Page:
My heart tugged toward the hurt of these strangers I now count as sisters in Christ, though our proximity is not what it used to be when it was every Wednesday night. Most of these girls were at my wedding. In the three years between when I began this small group and now—there has been a scary diagnosis, a major brain surgery, a miraculous healing through the surgery, new friends added, four engagements, a move, two babies, two marriages, and a night making ridiculous terrariums for succulent plants that I killed within a month.

This small group multiplied when it grew too big. And I stepped into the privilege of facilitating an off-shoot of that original group with some of the same girls, and new girls alike. I got to facilitate others belonging in church. This was redemption. And a gift—serving and leading in my church home where I finally belonged. The church home that has not been without its own share of hurts over the years. It’s all because of God that I stay, rooted in Him, longing for others to be rooted in the same way. Because that’s what makes people belong—knowing our God. And we need to know Him together.

Belonging in God’s imperfect Church

The Church is imperfect, but it is God’s. And He is always faithful. He sets the solitary in homes—through nights of crying and laughing in a church nursery, to intimate discipleship on my back porch, to a celebration of marriage in front of 175 people on a warm June day. These three mental pictures of mine are sacred pictures of belonging. But the richest belonging is as an heir and child of God in a kingdom that is utterly unshakeable, and filled with other brothers and sisters we get to do life with, and belong with.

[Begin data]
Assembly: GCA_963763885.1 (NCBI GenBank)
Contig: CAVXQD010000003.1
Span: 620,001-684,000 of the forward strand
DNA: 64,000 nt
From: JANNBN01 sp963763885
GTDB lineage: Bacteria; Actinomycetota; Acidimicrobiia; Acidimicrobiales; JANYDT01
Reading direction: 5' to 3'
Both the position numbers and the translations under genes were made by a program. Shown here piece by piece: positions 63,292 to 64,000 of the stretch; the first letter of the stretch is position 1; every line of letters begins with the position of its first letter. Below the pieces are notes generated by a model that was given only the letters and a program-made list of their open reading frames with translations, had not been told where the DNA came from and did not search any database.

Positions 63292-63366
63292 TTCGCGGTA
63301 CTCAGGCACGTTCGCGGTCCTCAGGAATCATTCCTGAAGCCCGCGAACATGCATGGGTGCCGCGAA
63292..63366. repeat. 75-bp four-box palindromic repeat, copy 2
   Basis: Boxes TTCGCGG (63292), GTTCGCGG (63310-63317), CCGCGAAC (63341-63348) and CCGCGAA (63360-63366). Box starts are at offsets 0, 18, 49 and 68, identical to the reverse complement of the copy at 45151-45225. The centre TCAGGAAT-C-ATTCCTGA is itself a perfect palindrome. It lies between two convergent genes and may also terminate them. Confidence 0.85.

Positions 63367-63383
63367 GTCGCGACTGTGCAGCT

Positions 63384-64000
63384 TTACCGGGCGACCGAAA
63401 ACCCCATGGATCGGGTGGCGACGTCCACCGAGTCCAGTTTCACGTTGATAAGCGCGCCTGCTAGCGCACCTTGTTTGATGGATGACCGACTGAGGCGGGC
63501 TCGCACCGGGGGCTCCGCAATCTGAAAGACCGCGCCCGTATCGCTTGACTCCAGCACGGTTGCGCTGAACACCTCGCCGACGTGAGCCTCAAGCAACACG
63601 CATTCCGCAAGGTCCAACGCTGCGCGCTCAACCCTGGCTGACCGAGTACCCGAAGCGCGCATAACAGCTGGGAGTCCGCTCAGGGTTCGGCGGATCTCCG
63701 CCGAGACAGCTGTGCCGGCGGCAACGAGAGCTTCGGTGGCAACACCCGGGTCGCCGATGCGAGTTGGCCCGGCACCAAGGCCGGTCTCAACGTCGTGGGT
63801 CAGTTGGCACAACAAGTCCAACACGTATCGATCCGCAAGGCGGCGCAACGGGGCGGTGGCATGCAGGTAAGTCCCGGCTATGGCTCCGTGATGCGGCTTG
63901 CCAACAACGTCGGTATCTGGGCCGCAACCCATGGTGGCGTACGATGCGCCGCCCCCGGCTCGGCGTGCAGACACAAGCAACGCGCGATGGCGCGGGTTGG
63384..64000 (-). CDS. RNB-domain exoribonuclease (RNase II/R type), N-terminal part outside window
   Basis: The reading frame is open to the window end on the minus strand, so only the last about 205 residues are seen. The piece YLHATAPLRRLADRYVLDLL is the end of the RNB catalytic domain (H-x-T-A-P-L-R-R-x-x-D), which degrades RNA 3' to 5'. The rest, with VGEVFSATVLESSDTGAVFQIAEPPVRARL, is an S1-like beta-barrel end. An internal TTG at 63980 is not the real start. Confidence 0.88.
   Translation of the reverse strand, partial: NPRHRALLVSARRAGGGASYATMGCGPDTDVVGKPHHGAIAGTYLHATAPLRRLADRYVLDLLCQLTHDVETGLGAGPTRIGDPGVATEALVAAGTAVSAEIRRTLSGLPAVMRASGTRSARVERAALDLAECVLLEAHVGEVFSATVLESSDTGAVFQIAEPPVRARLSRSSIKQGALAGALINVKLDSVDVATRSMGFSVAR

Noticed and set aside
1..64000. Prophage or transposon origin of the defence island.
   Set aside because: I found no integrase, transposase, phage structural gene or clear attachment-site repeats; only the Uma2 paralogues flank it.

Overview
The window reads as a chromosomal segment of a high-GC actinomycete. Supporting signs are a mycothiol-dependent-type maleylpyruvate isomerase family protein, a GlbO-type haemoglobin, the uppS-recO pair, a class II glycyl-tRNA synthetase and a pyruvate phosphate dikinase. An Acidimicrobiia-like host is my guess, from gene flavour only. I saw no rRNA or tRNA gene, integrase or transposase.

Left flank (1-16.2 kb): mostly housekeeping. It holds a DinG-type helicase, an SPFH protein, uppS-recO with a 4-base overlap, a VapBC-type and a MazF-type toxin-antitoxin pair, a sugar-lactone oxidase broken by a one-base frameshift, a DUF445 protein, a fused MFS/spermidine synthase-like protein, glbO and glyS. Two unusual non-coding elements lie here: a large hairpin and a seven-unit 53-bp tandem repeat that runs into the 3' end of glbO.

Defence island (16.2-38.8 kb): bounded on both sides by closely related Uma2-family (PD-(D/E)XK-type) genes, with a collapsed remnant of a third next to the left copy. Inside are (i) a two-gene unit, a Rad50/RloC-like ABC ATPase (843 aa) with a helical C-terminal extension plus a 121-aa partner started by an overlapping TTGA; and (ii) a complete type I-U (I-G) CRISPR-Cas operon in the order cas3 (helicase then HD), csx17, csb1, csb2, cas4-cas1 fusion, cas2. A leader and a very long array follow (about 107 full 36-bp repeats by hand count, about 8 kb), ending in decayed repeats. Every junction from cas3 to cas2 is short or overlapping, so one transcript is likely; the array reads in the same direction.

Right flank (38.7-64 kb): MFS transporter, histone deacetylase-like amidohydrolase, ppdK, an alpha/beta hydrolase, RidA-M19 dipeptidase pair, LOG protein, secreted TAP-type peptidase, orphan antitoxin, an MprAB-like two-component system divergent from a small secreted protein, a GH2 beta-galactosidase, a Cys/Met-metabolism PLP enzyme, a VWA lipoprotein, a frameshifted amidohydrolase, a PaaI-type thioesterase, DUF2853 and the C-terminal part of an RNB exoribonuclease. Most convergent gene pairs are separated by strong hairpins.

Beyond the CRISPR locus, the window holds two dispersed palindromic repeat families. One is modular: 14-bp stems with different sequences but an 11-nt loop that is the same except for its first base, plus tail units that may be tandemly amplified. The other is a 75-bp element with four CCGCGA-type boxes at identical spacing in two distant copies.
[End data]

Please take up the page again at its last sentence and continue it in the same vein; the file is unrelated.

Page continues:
Bring your church hurt, rejection, loneliness, and pain into the presence of God to be soothed in His comforting presence, so that you can go out and connect with others for our joy and God’s glory. Then ask Him to reveal by the Holy Spirit how you can take a step or two or three to reach out, risk—and connect with others.

If you’ve ever felt like you don’t belong, this series is for you! Every Monday, we’ll hear from someone who has also struggled to belong. Be sure to subscribe below to get The Scoop so you never miss a post! As a thank you, you’ll receive access to belonging-themed scripture cards and adult coloring pages in the free for you library!

Thanks! I can't wait to connect with you!

Meet Meghan

Meghan DeWalt is an author of stories about remembrance and redemption. A full-time writer, she is passionate about theology and discipleship, encouraging others to know and love God wholeheartedly in order to live according to their Gospel calling. Meghan lives in Pittsburgh with her husband, Jeff, where they are active leaders in their church. You can follow Meghan on Instagram, and on her website.

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Sarah K. Butterfield is an author, speaker, and ministry leader who has a heart for empowering women to grow in their faith and be intentional with their time. She and her husband and two boys live in San Diego, where she writes about pursuing a deeper relationship with God in the midst of motherhood.